PIE Donors Sponsor Future Teachers
Chelsye DeBoor has wanted to teach agriculture since high school, but it was starting to seem like an impossible goal. With student teaching and college coursework, DeBoor would have no income and very little spare time ¿ and would still have to shoulder living costs and tuition.
Then, a call gave her some uplifting news: she was one of 19 Partners in Education (PIE) scholarship recipients.
¿When I got that call saying congratulations, it was the biggest relief in the world,¿ DeBoor says. ¿I was thinking ¿6 months of bills with no job? There is no way I can pull this off.¿¿
At the sixth annual Sponsor a Future Teacher Scholarship Awards Dinner on Feb. 22, many of scholarship recipients expressed similar sentiments.
Teaching credential students face the unique challenge of completing unpaid student teaching requirements while still paying tuition fees and living expenses. The PIE Scholarship allows them to concentrate on teaching, rather take on another full-time job.
PIE, an advocacy group dedicated to supporting excellence in education, awarded 19 scholarships of up to $5,000 to students in the credential program who have demonstrated potential, a passion for teaching and financial need.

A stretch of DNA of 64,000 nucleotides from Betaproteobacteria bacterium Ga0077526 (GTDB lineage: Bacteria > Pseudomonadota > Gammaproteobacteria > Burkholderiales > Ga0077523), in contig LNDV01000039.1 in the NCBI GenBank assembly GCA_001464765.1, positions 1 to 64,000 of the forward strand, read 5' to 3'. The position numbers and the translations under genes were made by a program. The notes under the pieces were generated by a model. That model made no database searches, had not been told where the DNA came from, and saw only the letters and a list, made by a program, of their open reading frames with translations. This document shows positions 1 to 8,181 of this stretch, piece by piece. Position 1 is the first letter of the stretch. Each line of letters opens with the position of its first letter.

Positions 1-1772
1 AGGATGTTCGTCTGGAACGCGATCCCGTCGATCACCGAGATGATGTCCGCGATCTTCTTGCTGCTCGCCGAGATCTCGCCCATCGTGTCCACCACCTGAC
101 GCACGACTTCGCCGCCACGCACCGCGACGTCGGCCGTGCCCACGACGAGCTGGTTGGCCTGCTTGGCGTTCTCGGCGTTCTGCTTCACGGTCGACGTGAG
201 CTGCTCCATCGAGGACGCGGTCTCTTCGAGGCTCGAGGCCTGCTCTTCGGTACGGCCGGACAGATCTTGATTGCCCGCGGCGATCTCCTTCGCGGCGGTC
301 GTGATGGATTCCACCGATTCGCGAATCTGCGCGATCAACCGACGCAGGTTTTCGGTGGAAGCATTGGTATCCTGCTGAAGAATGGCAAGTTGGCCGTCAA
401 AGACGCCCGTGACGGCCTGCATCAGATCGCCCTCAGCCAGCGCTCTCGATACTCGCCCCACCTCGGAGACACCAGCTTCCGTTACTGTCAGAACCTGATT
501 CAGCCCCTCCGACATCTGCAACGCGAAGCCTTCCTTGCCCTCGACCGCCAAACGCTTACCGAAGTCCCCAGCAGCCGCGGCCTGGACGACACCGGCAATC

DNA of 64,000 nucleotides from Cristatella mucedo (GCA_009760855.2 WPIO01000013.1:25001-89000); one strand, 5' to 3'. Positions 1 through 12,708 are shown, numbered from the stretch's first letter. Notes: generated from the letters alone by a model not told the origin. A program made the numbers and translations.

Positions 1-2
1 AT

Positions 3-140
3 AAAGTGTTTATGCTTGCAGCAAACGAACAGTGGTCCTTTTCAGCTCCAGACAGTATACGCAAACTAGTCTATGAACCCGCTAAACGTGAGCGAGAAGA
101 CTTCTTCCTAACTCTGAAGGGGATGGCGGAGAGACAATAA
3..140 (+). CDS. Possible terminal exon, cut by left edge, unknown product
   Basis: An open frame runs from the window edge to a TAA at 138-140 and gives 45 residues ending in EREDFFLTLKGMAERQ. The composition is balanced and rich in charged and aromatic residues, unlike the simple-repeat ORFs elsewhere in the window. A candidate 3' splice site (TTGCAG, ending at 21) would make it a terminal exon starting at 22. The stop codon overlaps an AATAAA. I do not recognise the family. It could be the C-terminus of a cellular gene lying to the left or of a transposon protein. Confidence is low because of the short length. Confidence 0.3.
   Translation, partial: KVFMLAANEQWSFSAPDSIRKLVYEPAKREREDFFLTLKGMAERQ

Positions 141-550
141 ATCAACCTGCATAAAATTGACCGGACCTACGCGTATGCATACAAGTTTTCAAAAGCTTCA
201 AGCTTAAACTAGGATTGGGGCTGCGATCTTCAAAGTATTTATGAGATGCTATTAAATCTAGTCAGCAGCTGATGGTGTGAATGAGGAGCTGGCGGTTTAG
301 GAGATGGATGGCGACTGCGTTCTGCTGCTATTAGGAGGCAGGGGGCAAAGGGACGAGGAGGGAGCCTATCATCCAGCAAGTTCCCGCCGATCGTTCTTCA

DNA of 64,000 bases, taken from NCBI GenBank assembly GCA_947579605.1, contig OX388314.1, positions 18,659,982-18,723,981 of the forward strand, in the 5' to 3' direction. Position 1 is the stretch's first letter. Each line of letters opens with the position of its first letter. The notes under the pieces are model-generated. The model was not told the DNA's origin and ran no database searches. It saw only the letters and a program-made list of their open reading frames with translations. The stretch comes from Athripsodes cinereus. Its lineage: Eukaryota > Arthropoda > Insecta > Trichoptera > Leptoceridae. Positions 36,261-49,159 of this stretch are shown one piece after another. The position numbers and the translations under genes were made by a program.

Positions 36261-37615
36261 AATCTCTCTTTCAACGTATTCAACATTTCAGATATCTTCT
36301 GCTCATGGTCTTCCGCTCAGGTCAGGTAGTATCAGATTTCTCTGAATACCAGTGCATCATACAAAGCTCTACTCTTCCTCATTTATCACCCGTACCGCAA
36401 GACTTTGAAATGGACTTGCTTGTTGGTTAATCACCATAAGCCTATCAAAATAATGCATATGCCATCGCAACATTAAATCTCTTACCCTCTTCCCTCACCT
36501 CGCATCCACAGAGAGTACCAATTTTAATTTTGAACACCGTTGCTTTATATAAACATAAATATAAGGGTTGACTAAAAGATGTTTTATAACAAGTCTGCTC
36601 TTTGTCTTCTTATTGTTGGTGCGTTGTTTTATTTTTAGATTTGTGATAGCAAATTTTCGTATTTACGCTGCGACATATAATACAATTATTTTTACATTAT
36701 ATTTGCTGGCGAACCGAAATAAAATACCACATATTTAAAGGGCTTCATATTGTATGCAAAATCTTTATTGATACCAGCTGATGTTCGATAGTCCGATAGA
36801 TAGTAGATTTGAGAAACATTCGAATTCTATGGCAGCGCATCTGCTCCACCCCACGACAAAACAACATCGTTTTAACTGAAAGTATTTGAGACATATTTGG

Recipients were also connected with an ¿ambassador,¿ or PIE board member who will serve as mentor and advisor over the coming year.
Vanessa Johnson, a recipient who has volunteered in classrooms since fifth grade, says her partnership with Cal Poly Pomona first lady Betty Ortiz, vice chair of PIE, is as important as the monetary award.
¿Not only did the scholarship provide me with financial stability, it also provided me with a support team,¿ Johnson says. ¿You guys have made a lasting impact on my life.¿
Four of the scholarships were made possible by a $100,000 donation from the Felzer family in honor of Alan Felzer, professor emeritus of electrical and computer engineering, who died in 2009. The donation will fund a total of 20 Alan Felzer scholarships over the next five years and continue his legacy of excellence in teaching.
¿Dr. Felzer had innovative ideas about his responsibilities as a teacher,¿ says Dorothy Roberts, a member of the PIE board of directors. ¿He wanted students to investigate, to discover concepts for themselves, to be engaged.¿
Sue Johnson, chair of PIE, ended the dinner with a word of advice for the scholars.
¿You never know what difference you can make in a student¿s life,¿ Johnson said. ¿As a future teacher, never lose sight of that goal.¿
(Photo: Vanessa Johnson receives her scholarship at the PIE Scholarship dinner Feb. 22.)